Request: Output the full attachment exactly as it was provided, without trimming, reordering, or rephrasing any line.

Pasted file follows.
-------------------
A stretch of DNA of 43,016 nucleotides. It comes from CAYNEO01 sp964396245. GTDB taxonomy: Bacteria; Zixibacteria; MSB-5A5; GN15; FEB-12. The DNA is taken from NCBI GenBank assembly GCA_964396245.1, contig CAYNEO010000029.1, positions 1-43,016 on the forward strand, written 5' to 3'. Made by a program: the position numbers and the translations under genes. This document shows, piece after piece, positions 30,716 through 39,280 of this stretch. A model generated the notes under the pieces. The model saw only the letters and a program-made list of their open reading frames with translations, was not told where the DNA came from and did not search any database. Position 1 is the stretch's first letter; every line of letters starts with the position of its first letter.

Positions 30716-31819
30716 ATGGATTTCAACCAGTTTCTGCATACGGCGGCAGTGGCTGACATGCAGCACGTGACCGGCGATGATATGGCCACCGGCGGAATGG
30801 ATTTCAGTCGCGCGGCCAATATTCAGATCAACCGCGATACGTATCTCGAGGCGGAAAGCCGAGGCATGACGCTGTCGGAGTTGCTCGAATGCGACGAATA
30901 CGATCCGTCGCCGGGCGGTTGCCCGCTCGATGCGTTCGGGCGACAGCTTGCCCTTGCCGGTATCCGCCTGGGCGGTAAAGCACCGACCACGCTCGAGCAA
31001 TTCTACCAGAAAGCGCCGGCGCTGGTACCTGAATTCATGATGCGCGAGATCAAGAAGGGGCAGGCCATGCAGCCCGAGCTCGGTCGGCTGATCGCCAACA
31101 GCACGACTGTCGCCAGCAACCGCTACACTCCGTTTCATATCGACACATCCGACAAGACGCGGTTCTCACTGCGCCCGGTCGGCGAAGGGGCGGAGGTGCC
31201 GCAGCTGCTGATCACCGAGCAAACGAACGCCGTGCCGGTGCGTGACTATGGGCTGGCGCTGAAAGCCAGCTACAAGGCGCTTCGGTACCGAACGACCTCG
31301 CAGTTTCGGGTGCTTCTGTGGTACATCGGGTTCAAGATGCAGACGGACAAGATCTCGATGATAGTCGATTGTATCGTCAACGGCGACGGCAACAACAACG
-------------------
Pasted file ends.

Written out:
A stretch of DNA of 43,016 nucleotides. It comes from CAYNEO01 sp964396245. GTDB taxonomy: Bacteria; Zixibacteria; MSB-5A5; GN15; FEB-12. The DNA is taken from NCBI GenBank assembly GCA_964396245.1, contig CAYNEO010000029.1, positions 1-43,016 on the forward strand, written 5' to 3'. Made by a program: the position numbers and the translations under genes. This document shows, piece after piece, positions 30,716 through 39,280 of this stretch. A model generated the notes under the pieces. The model saw only the letters and a program-made list of their open reading frames with translations, was not told where the DNA came from and did not search any database. Position 1 is the stretch's first letter; every line of letters starts with the position of its first letter.

Positions 30716-31819
30716 ATGGATTTCAACCAGTTTCTGCATACGGCGGCAGTGGCTGACATGCAGCACGTGACCGGCGATGATATGGCCACCGGCGGAATGG
30801 ATTTCAGTCGCGCGGCCAATATTCAGATCAACCGCGATACGTATCTCGAGGCGGAAAGCCGAGGCATGACGCTGTCGGAGTTGCTCGAATGCGACGAATA
30901 CGATCCGTCGCCGGGCGGTTGCCCGCTCGATGCGTTCGGGCGACAGCTTGCCCTTGCCGGTATCCGCCTGGGCGGTAAAGCACCGACCACGCTCGAGCAA
31001 TTCTACCAGAAAGCGCCGGCGCTGGTACCTGAATTCATGATGCGCGAGATCAAGAAGGGGCAGGCCATGCAGCCCGAGCTCGGTCGGCTGATCGCCAACA
31101 GCACGACTGTCGCCAGCAACCGCTACACTCCGTTTCATATCGACACATCCGACAAGACGCGGTTCTCACTGCGCCCGGTCGGCGAAGGGGCGGAGGTGCC
31201 GCAGCTGCTGATCACCGAGCAAACGAACGCCGTGCCGGTGCGTGACTATGGGCTGGCGCTGAAAGCCAGCTACAAGGCGCTTCGGTACCGAACGACCTCG
31301 CAGTTTCGGGTGCTTCTGTGGTACATCGGGTTCAAGATGCAGACGGACAAGATCTCGATGATAGTCGATTGTATCGTCAACGGCGACGGCAACAACAACG